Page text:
Weapon lists come from wargames, where they make sense completely. Your untrained peasants armed with farm tools are probably not going to do well against my untrained peasants with halberds and crossbows. When D&D came along, these lists made for a convenient way to differentiate classes in combat. Clerics are restricted from using sharp weapons in old editions, not because of some holy oath, but because no blunt weapons do as much damage as a two-handed sword.
In D&D, I like the ability to deal damage to be tied more closely to training and experience than to either choice of weapon or inborn advantage. It matches what I’ve learned in both the martial arts and the military a lot more closely that way; knowing where and how to strike an opponent is more important than brute strength or even what you're armed with. A lot of the people I play with have at least some martial arts experience too, so house-ruling the combat to work more realistically removes a layer of abstraction that doesn’t add anything to the game for any of us.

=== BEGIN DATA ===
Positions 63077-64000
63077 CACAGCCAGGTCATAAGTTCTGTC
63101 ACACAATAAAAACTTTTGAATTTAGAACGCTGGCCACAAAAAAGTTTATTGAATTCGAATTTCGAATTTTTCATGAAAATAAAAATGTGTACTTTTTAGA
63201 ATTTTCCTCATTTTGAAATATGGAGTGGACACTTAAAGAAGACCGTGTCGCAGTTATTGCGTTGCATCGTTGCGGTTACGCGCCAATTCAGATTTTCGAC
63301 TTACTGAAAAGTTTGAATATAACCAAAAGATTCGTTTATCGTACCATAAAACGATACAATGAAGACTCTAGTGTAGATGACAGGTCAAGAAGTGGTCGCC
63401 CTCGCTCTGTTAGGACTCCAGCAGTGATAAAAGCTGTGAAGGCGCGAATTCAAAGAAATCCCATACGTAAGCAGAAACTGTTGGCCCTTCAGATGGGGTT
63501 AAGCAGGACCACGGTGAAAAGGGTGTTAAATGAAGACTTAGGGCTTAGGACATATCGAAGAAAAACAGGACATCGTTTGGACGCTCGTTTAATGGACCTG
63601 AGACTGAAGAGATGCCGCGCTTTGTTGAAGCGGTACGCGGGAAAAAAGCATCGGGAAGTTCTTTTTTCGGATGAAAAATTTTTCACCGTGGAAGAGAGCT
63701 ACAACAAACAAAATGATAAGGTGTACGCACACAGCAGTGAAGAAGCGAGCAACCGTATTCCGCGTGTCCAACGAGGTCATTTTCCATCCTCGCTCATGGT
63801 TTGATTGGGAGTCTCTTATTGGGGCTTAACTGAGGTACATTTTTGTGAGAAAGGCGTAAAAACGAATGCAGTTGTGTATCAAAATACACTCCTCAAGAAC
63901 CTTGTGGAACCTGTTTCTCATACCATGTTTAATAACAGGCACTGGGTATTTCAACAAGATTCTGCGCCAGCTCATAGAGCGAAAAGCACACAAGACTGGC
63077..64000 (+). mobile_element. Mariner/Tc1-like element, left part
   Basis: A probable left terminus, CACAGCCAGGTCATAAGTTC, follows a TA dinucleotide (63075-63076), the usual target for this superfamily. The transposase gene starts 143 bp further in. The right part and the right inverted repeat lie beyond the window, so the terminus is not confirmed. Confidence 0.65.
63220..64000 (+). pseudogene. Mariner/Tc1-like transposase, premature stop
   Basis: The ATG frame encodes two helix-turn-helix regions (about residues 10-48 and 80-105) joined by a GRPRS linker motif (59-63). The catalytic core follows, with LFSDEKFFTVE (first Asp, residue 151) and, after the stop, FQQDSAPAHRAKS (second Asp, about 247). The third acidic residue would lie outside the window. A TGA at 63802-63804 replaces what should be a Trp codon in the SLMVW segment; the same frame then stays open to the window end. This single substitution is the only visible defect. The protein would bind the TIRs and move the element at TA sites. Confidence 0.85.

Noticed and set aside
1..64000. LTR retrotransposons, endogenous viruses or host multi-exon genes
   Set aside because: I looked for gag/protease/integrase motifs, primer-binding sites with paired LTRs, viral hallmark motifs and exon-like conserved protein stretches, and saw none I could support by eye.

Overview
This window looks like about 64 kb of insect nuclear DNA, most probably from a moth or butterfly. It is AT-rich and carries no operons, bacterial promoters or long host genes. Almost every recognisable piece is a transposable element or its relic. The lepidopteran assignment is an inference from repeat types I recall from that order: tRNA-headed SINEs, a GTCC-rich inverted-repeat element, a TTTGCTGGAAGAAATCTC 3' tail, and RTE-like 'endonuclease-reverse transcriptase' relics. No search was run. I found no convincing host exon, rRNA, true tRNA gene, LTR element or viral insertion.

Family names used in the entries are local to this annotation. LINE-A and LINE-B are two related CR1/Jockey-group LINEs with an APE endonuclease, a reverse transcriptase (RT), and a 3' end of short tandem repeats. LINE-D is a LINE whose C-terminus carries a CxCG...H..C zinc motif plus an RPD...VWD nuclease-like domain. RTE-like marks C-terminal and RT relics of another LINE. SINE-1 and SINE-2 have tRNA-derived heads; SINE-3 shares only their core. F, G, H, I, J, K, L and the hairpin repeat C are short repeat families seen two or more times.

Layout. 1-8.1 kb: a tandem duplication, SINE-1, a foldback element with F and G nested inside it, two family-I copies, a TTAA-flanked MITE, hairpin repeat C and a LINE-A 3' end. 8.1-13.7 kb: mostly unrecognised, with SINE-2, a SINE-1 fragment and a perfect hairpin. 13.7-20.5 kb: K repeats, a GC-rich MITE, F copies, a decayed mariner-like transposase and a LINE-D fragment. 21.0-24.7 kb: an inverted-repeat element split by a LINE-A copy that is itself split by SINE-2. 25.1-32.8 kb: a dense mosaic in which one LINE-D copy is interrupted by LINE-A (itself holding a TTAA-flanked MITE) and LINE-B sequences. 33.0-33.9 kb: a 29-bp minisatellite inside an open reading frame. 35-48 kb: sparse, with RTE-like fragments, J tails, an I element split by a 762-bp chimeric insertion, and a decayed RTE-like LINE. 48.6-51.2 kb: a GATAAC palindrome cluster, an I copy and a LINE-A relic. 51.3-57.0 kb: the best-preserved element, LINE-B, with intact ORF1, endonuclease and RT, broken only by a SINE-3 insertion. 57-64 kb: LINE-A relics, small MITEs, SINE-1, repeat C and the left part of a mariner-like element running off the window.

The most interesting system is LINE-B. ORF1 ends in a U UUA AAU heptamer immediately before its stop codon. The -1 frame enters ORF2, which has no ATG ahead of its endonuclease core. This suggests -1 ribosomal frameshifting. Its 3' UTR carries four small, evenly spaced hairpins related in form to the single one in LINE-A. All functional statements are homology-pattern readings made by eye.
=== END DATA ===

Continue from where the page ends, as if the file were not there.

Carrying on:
1. There’s no good reason my wizard can’t use a sword to kill people.
2. There’s also no reason he could do more damage with it than your fighter can with a dagger, because your fighter should be better at finding, say, my spleen.
My answer is class based damage. Fighters do 1d8 damage regardless of what weapon they’re using, thieves do 1d6, mages do 1d4. This also applies to unarmed combat and improvised weapons, because it is both A) realistic and more importantly B) awesome if your first level fighter is able to throat punch a man to death or take him out with a ladder.
Jackie Chan would've been too obvious. Photo by Laura Johnson.
I started to look for an image for that but decided against it. You're welcome.
Yes I know that none of this addresses the point of the “weapon lists are a bug” rant in any way. That’s because role playing is an extremely subjective term and coming up with a universal definition seems not only really really difficult but also without much benefit.